Network members

You are here

Research Staff COVID-19 Pandemic Survey-Results from the Prevention and Early Treatment of Acute Lung Injury (PETAL) Network

TitleResearch Staff COVID-19 Pandemic Survey-Results from the Prevention and Early Treatment of Acute Lung Injury (PETAL) Network
Publication TypeManuscript
Year of Publication2023
AuthorsGill JKaur, Day J, Renaud S
Secondary AuthorsBissonette A, Cook AA, Jaehne AKathrin
Collection Title COVID and Post-COVID: The Psychological and Social Impact of COVID-19
Volume/Storage Container3
Folio Number10
Date Published09/2023
Type of WorkCOVID survey
Keywordscoronavirus disease 2019, critical care, pandemic response, research staff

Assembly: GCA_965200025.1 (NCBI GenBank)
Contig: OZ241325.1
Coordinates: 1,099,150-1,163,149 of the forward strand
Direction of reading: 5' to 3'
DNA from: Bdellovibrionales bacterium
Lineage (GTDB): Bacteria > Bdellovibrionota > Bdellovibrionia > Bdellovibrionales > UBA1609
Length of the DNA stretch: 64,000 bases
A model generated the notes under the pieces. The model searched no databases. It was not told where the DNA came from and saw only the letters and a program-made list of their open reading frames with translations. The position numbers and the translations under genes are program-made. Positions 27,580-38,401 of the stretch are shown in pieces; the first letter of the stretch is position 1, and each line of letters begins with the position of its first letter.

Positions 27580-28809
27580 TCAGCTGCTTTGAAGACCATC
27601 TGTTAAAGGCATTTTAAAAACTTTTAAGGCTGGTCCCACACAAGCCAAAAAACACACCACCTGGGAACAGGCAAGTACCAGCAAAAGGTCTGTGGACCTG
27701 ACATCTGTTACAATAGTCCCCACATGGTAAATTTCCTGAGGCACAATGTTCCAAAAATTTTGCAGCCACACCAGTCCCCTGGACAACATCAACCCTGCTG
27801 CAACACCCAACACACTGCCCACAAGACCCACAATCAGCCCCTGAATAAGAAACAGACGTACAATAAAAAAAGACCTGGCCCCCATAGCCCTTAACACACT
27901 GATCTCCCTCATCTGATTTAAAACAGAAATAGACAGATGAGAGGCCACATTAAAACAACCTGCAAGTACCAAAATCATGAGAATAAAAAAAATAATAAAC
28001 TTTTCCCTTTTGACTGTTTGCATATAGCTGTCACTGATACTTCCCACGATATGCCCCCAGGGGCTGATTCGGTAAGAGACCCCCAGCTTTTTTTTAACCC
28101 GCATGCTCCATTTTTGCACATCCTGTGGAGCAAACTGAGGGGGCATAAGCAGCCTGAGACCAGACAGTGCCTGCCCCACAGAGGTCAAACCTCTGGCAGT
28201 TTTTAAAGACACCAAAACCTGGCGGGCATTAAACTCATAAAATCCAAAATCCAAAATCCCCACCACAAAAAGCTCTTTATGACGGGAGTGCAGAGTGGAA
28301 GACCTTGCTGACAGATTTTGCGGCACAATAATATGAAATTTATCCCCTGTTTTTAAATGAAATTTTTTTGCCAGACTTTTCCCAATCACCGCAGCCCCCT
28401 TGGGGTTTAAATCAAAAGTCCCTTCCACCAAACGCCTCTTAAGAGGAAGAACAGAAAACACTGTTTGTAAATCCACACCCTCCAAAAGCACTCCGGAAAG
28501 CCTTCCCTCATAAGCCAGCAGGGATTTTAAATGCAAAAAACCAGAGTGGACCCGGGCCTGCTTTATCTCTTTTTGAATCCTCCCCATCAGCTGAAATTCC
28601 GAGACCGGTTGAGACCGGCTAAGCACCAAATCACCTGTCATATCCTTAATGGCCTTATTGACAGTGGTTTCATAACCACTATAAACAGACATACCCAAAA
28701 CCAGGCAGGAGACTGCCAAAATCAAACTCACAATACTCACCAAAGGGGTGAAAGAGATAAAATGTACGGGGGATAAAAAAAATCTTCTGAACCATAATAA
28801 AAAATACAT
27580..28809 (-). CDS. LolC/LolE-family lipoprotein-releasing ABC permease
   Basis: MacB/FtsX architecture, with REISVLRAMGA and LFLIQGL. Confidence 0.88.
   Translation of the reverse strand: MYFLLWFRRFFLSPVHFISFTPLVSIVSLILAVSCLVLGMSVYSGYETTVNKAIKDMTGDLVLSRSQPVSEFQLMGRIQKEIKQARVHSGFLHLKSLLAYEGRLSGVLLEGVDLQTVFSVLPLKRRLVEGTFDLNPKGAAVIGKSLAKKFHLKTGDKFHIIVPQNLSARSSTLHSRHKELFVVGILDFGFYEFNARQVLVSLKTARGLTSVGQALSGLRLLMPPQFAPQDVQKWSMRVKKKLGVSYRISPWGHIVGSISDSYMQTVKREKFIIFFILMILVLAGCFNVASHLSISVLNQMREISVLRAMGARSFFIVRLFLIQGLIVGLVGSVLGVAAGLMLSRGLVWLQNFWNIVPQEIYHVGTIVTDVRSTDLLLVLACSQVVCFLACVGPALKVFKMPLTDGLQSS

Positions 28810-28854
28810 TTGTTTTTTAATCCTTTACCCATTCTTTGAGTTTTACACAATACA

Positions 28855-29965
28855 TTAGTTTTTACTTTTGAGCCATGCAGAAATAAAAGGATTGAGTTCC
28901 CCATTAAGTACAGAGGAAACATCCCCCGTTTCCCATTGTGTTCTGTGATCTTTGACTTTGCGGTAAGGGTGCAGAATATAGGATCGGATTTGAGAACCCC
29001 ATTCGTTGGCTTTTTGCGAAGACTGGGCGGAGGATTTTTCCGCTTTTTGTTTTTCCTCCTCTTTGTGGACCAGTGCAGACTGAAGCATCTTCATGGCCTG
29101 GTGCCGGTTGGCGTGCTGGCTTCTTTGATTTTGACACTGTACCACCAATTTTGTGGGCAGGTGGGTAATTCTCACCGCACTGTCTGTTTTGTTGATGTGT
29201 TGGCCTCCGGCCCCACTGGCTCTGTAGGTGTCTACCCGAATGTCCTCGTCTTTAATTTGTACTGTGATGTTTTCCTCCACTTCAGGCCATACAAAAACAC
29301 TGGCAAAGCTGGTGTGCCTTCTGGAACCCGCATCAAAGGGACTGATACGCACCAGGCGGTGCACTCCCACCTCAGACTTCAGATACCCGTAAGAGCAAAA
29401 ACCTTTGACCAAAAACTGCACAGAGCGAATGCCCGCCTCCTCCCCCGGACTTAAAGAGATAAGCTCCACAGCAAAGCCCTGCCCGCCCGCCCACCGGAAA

Objectives: There is a lack of knowledge about the challenges of researchers who continued in-person research during the early phases of the COVID-19 pandemic. Design: Electronic survey assessing work-related exposure to COVID-19, logistical challenges, and procedural changes during the first year of the COVID-19 pandemic on clinical research. Setting: National Heart, Lung, and Blood Institute-sponsored Prevention and Early Treatment of Acute Lung Injury Clinical Trial Network Centers. Subjects: Research staff at research Network Sites. Measurements and Main Results: The 37-question survey was completed by 277 individuals from 24 states between 29 September 2020, and 12 December 2020, yielding a response rate of 37.7%. Most respondents (91.5%) indicated that non-COVID-19 research was affected by COVID-19 research studies. In response to the COVID-19 pandemic, 20% of respondents were reassigned to different roles at their institution. Many survey takers were exposed to COVID-19 (56%), with more than 50% of researchers requiring a COVID-19 test and 8% testing positive. The fear of infection was 2.7-times higher compared to pre-COVID-19 times. Shortages of personal protective equipment were encountered by 34% of respondents, primarily due to lack of access to N95 masks, followed by gowns and protective eyewear. Personal protective equipment reallocation from research to clinical use was reported by 31% of respondents. Most of the respondents (88.5%), despite these logistical challenges, indicated their willingness to enroll COVID-19 patients. Conclusions: During the first year of the COVID-19 pandemic, members of the research network were engaged in COVID-19 research despite logistical challenges, limited access to personal protective equipment, and fear of exposure. The research network’s survey experience can inform ongoing policy discussions to create research enterprises that can dexterously refocus research to address the knowledge gaps associated with novel public health emergencies while mitigating the effect of pandemics on existing research projects and research personnel.